Eastern Band of Cherokee

Eastern Band of Cherokee

North Carolina

The Cherokee Extension program has been serving the Eastern Band of Cherokee Indians for more than 25 years in the mountains of Western North Carolina, just south of Great Smoky Mountains National Park


North Carolina Cooperative Extension is an educational partnership helping people put research-based knowledge to work for economic prosperity, environmental stewardship, and improved quality of life. Extension’s goals are to:

  • Enhance agriculture, forest, and food systems
  • Develop responsible youth
  • Strengthen and sustain families
  • Conserve and improve the environment and natural resources
  • Build quality communities
  • Preserve and protect Cherokee culture



  • “Well, you couldn’t [garden] without Extension, because they are the ones that organize all the events. I’m sure that they got the feedback about the [traditional vegetable]. So, you can’t just go buy [traditional vegetable] in bulk. So, [Extension is the] connection between the farmers and gardeners, and they’re the connection between the [tribal] population and all the events that go on, from the programs, from 4-H, to the seed giveaway, to plants, to giving you information on anything that you may want to start as a farming venture.” 

  • “… there’s 100 counties in North Carolina and we’re 101st and if we didn’t have a FRTEP agent being able to go out and assist all these outlying areas… I think that’s the really important part, because we are spread all over the traditional homelands.”

FRTEP programs have had a major impact on individuals, families and tribal communities. Just how much impact has now been quantified thanks to a research project that used Ripple Effects Mapping (REM) and content analysis. The Indian Land Tenure Foundation (ILTF) engaged in a joint collaboration with an evaluation team and the Western Extension Risk Management Education Center to measure the long-term impacts of the Federally Recognized Tribal Extension Program (FRTEP) serving the Eastern Band of Cherokee Indians. Click the link below to read the report.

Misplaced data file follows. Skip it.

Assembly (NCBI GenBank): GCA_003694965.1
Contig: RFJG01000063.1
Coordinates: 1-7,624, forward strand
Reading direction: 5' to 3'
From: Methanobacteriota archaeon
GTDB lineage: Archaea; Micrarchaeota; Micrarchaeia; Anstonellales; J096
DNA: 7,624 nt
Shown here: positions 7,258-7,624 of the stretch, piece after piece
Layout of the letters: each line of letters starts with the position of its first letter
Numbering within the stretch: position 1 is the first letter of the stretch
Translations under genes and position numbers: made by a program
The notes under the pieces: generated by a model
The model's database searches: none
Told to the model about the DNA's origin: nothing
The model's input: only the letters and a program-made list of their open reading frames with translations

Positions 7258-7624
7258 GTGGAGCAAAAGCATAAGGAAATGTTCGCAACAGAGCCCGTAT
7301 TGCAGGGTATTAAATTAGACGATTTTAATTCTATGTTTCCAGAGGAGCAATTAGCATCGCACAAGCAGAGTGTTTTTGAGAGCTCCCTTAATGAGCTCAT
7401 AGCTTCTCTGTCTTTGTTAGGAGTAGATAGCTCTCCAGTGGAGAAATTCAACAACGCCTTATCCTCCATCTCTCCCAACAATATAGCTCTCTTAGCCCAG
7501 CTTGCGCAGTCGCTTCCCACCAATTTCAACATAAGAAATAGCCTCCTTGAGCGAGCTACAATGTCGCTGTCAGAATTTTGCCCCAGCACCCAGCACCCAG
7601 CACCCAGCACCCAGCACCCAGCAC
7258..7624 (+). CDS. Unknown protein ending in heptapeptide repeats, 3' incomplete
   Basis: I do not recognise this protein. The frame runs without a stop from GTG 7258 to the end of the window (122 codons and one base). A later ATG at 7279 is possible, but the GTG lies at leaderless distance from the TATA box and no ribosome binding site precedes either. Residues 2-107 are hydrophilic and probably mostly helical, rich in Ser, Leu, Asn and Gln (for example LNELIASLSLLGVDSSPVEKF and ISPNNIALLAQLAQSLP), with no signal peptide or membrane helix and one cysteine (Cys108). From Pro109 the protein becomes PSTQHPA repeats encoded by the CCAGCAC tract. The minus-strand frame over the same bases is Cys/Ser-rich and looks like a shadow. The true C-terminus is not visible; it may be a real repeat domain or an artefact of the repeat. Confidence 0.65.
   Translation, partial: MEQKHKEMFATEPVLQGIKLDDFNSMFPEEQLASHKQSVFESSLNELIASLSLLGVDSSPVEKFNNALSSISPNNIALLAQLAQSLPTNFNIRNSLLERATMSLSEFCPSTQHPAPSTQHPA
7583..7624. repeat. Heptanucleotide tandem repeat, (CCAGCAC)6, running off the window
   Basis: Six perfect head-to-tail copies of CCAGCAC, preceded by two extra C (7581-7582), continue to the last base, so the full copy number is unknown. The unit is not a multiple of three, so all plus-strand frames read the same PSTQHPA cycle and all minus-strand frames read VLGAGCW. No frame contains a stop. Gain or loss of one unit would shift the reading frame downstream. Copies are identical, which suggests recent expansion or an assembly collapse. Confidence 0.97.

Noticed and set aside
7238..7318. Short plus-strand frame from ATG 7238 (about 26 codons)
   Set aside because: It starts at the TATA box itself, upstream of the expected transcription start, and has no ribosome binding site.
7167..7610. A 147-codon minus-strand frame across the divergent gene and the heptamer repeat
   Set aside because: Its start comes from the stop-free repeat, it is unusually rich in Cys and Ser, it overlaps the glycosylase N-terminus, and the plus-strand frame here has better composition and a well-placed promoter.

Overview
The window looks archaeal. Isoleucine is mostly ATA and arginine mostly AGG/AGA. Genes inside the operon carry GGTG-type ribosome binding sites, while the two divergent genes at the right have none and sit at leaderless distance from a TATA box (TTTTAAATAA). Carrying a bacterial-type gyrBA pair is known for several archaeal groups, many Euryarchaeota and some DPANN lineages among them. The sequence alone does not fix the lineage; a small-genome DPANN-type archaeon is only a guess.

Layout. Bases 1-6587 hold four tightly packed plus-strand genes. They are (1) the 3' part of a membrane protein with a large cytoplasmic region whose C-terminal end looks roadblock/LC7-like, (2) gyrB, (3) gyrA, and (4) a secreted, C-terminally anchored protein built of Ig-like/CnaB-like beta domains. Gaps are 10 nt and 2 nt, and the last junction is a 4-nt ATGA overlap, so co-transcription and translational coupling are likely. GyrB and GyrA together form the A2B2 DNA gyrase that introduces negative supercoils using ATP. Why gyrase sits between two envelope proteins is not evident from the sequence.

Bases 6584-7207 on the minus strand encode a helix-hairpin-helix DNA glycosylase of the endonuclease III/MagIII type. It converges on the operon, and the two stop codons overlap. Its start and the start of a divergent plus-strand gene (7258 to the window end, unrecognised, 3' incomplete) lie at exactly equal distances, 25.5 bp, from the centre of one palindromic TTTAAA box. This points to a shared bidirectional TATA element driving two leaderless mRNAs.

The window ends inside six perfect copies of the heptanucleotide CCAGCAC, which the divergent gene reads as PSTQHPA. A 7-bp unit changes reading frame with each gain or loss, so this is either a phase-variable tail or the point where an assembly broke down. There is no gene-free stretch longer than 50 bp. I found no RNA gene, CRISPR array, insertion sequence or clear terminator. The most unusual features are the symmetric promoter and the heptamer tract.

Read the report

Youth Forestry Program

The Extension Forestry Youth program offers a variety of wildlife projects for kids. The projects use inquiry-based learning strategies to develop important life skills, including critical thinking, wise use of resources, and communication. The wildlife projects also help youth achieve several objectives:

  • Help youth understand how our wildlife species fit together in a natural environment
  • Increase knowledge of how wildlife can be managed
  • Gain appreciation of intrinsic, environmental and economic value of wildlife resources
  • Raise insight regarding wildlife-human interactions

The projects are divided into groups by age (9-12 and 13-15) and can be led by 4-H volunteer leaders, youth, extension agents, educators and parents who have an interest in learning and teaching about wildlife.

Farming and Gardening

Cherokee FRTEP provides technical assistance to farmers and gardeners. An annual garden contest draws large numbers of entries each year. A large number of garden kits and apple trees have been distributed in the community as part of the Chief’s Cherokee Family Garden Project to promote traditional family gardening. Various groups have formed, including those with interests in beekeeping and the study of plants. Field days and on-farm demonstrations are held on two tribal farms.

The Cherokee were the original agriculturalists of the region, and have been growing food in the mountains of North Carolina for 6,000 years. Seeds and plants are significant to the Cherokee culture, and every seed and plant has a story that makes it culturally relevant.

Led by the Center for Cherokee Plants, a major effort has been made to preserve and share sacred plants. The goal is to reintroduce cultural foods to the people by sharing the seeds and giving Tribal members the skills to grow their own food. The Center has an extensive youth gardening program and uses a mobile classroom around the state to deliver workshops on gardening, health and the cultural history of Cherokee plants and foods. As a result, more than 700 youth have received gardening kits each year, about 6,000 in all, and the number of gardens in the community has increased by more than 70 percent.

Contact Information

Ronald Walker – Program Director

Phone Number